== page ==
The morning was spent in the laundry room with washing and hanging to dry. In the afternoon, they would go to Aunt’s little “Schrebergarten” at the edge of the city, where they would pick weeds, water the plants and harvest the ripe vegetables.
For these trips he would wear a pair of green bibbed pants to protect his clothes, either rubber boots or clogs and a wide brimmed straw hat with a ribbon.

Aunt Ingeborg had no car, so they would take public transportation and carry everything in baskets. Salomon always felt people would stare at him in these clothes. Ironing and folding was taken care of upon return from the garden. Special care and attention was required when buffing Aunties leather skirts or polishing her jewelry, which would usually take up his “play time”

On Saturday mornings his aunt would take him to various museums or historical buildings in Vienna and have him write an essay about it in the afternoon. Play time he would spend writing letters of gratitude to his Mother, his Grandmother and Miss Karen, his teacher at school, telling them about his wonderful summer. Aunt Ingeborg would read them and sometimes have him change some wording or have him add promises of doing chores and good behavior before sending them off on Monday.

On Sunday morning she would take him to mass after breakfast. To make sure he had paid attention, he would have to remember the gospel, find it in the bible after church and write it out in his best handwriting. He was also required to write a treatise about the sermon that was given that Sunday and send to his mother along with his letter of gratitude.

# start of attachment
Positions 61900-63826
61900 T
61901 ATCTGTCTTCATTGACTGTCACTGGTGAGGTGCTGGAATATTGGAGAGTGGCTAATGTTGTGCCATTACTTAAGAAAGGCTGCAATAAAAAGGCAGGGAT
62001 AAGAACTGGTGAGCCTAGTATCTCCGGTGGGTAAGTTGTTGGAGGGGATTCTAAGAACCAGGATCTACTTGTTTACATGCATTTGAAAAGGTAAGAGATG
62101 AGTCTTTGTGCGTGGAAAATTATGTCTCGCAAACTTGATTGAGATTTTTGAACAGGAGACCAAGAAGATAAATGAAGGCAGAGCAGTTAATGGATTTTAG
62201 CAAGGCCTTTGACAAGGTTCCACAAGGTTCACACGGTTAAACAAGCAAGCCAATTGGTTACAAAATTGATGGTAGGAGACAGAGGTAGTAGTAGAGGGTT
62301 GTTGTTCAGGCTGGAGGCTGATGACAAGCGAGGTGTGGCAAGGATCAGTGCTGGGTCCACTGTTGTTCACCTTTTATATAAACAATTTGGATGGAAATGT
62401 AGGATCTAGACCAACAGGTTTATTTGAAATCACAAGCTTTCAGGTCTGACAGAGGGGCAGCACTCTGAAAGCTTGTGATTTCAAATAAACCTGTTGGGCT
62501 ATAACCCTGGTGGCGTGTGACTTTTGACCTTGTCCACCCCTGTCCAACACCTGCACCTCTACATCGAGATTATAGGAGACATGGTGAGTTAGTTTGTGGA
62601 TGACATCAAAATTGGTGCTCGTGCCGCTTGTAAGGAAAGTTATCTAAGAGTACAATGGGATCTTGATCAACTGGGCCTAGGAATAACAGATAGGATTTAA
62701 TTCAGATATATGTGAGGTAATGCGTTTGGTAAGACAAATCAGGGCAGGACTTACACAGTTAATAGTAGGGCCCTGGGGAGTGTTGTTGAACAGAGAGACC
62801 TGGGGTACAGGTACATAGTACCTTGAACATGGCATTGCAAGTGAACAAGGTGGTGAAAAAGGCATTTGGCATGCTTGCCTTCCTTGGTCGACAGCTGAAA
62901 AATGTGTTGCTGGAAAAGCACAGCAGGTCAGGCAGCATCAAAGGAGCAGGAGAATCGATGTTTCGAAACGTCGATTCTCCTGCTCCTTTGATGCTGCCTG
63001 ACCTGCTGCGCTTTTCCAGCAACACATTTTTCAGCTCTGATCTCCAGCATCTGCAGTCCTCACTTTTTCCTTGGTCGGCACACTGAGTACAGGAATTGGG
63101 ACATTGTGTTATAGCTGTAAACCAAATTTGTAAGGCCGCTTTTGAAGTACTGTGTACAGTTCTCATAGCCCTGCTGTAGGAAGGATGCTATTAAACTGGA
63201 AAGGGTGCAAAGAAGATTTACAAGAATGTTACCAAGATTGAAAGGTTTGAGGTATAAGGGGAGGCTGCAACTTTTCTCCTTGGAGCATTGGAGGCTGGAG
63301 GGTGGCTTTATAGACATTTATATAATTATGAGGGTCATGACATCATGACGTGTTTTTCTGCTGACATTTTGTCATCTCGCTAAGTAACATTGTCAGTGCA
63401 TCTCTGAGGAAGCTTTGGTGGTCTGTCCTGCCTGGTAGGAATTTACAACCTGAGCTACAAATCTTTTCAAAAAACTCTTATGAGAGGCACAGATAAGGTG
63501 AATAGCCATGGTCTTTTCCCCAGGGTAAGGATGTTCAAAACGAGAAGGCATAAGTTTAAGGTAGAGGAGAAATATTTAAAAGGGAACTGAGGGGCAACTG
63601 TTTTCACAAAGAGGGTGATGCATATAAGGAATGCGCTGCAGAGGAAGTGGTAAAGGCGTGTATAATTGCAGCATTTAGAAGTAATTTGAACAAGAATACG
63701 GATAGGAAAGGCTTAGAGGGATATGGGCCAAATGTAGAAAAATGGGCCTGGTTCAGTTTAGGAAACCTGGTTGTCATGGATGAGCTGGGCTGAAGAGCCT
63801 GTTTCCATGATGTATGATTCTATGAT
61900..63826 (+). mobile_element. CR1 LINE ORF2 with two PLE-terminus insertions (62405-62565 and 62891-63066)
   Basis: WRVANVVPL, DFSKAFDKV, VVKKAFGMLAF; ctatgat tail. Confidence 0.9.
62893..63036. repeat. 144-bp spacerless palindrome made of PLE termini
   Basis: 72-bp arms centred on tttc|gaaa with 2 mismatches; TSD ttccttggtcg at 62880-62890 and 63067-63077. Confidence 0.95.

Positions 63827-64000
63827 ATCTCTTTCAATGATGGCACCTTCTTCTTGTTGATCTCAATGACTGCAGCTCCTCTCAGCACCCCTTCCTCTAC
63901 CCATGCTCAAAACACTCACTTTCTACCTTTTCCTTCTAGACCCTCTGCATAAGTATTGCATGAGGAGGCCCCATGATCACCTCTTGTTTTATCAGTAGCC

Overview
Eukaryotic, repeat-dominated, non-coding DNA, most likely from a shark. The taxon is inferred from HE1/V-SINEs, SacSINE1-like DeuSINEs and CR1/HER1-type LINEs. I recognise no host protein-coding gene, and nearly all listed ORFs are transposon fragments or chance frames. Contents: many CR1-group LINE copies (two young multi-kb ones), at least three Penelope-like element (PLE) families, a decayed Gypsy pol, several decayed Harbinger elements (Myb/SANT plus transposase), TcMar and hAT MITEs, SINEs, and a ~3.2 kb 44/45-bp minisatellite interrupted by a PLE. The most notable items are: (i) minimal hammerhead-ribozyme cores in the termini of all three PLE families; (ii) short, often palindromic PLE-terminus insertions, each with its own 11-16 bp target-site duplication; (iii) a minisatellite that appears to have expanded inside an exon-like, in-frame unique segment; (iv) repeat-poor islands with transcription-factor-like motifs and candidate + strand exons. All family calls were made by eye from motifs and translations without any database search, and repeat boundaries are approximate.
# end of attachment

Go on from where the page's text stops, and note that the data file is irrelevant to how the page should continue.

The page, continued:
As horrible as it all sounded and as bad as the situation was for Salomon, he never thought his Aunt was deliberately mean towards him. She genuinely seemed to enjoy teaching and loved to find that her efforts were not in vain by constantly testing his knowledge. It was obvious that she firmly believed it all was for Salomon’s benefit andhe could not deny that his grades at school were much improved because of the amount of studying he did.

She even would give him rewards for flawless assignments, like half a teaspoon of jam to go with his breakfast the next morning. Thoroughly mixed under the yogurt it made no discernible difference in taste, but a show of gratitude was expected. A perfectly knitted or crocheted piece would earn him one hour in the park under his aunts supervision or watching a episode of a children's show for preschoolers his aunt selected for him during play time. The tiniest flaw however would result in her undoing it completely and making him do it all over again without any benefits even if it turned out perfect.